‘Coraline’ is a great film, you should know this from the outset. It’s also very different from the book – if you’re looking for Neil Gaiman’s vision to be replicated here you’ll be sorely disappointed, although the tone of his children’s novel is very largely kept. Coraline is a young girl largely ignored by her parents, living a rich imaginary life. Brash and American (voiced by a frustratingly precocious Dakota Fanning), she lives in an apartment building in the country above the old theatre goddesses Miss Spink and Miss Forcible (voiced by the perfectly cast Dawn French & Jennifer Saunders), and underneath the crazy Mr Bobinsky and his circus of rats. An explorer by choice, she wonders where the blocked off passageway in her family’s new flat once led – one night she finds out. She encounters an alternative reality where her every desire is met, a reality ruled by her ‘Other Mother’ (Teri Hatcher at her wicked best). Will she be seduced? And is the Other Mother even real?
Our journey with Coraline is a sheer, enchanting delight, as the lines between dream, reality and alternate reality blur into confusion. Whilst this is not the setting Neil Gaiman creates for the novel, it’s still highly entertaining, and although Coraline is more of a stereotypical hero, she’s still very sympathetic. I must confess I missed the inner voice which Neil Gaiman gave his literary heroine – more withdrawn, more reserved, but with a sense of increasing heroism against the odds, which isn’t present here in this altogether more self-confident character. Although this Coraline is an effective guide through this alternate reality and its wonders, and her morality is the same as Gaiman’s counterpart, the darkness she must also confront is disappointingly largely absent; it spoils the film somewhat.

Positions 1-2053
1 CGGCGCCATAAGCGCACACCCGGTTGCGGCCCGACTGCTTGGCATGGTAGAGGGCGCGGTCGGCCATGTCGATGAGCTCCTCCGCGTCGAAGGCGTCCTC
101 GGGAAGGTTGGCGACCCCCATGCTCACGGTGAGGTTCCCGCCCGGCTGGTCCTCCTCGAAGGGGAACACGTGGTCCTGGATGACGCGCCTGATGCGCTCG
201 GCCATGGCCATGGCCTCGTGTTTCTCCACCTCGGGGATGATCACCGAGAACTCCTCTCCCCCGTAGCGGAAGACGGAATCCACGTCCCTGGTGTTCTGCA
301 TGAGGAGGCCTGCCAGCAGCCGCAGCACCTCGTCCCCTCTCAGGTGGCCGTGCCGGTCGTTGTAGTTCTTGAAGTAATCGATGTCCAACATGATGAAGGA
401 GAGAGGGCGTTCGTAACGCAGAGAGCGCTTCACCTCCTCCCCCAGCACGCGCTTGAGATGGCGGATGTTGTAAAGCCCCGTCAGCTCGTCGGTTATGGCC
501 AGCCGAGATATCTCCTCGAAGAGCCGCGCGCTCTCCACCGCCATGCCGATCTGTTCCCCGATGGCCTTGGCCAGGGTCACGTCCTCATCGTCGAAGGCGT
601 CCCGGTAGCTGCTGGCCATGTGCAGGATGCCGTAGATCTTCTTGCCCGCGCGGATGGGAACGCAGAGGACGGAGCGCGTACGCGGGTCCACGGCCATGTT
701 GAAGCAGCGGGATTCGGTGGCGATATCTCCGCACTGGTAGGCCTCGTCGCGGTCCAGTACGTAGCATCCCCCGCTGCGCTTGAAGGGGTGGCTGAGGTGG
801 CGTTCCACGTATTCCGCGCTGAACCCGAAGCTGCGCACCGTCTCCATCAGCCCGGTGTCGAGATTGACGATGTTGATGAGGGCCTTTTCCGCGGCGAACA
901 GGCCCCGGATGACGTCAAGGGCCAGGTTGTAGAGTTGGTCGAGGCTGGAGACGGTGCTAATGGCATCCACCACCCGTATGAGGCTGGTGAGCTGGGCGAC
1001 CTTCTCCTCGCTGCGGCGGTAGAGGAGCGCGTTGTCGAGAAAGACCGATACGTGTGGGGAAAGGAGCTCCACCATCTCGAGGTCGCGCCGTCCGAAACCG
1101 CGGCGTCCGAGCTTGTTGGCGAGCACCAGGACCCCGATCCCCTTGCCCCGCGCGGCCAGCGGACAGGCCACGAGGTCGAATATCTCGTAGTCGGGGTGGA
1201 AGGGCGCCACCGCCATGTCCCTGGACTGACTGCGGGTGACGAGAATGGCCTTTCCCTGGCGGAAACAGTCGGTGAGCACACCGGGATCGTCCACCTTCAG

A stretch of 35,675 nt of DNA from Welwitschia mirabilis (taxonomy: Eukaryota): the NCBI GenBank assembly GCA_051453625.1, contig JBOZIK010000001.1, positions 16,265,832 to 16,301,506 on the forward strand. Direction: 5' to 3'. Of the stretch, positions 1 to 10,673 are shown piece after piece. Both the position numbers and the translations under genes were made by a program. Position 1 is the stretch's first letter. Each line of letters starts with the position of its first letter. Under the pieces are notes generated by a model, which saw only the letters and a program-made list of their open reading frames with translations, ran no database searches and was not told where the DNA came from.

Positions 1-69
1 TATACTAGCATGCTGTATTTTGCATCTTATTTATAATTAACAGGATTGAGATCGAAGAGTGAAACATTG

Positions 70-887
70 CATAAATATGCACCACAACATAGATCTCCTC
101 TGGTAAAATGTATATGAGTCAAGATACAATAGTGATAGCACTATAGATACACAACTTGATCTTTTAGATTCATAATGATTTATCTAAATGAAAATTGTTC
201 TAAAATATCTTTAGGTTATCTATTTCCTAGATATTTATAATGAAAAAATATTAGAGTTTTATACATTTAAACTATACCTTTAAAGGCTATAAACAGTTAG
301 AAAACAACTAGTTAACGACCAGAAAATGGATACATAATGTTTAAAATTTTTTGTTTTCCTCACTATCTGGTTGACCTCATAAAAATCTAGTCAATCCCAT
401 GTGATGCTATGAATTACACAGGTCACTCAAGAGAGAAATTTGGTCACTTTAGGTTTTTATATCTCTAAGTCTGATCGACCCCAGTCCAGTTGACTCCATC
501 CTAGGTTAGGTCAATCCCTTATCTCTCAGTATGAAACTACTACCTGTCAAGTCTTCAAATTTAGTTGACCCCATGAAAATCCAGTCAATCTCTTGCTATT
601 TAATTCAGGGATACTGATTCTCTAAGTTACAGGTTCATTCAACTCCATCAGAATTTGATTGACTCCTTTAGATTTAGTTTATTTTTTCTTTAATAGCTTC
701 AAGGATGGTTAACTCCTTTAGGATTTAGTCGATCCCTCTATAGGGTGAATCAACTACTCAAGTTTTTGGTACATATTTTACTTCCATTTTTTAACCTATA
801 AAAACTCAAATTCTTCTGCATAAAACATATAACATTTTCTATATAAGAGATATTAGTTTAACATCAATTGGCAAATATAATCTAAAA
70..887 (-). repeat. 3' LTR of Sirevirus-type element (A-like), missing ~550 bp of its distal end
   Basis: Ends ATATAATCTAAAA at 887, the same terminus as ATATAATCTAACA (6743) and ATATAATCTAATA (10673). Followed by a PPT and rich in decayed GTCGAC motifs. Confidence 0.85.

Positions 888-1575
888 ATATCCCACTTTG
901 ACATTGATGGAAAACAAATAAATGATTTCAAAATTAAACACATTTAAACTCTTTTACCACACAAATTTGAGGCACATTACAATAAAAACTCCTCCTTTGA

I think I’m nitpicking however – this is a children’s film, and Selick retains all the book’s elements, jumbled somewhat at times. Dawn French & Jennifer Saunders are delightful as Spink & Forcible, the cat is just as funny and enigmatic an element as his counterpart in the book, and the realisation of some of Gaiman’s most fantastic dreamscapes are quite breathtaking. Teri Hatcher is fantastic as Coraline’s mother and her evil alternate, although in the book the initial difference between the two is marginal and much creepier for it. It’s fun to see the animated character increasingly resemble the real Hatcher though, and her exaggeration again no doubt makes for a much better children’s film. It’s well worth your time whatever your age. 8/10
(My Film Impact audioboo, with my initial thoughts about the film can be heard here)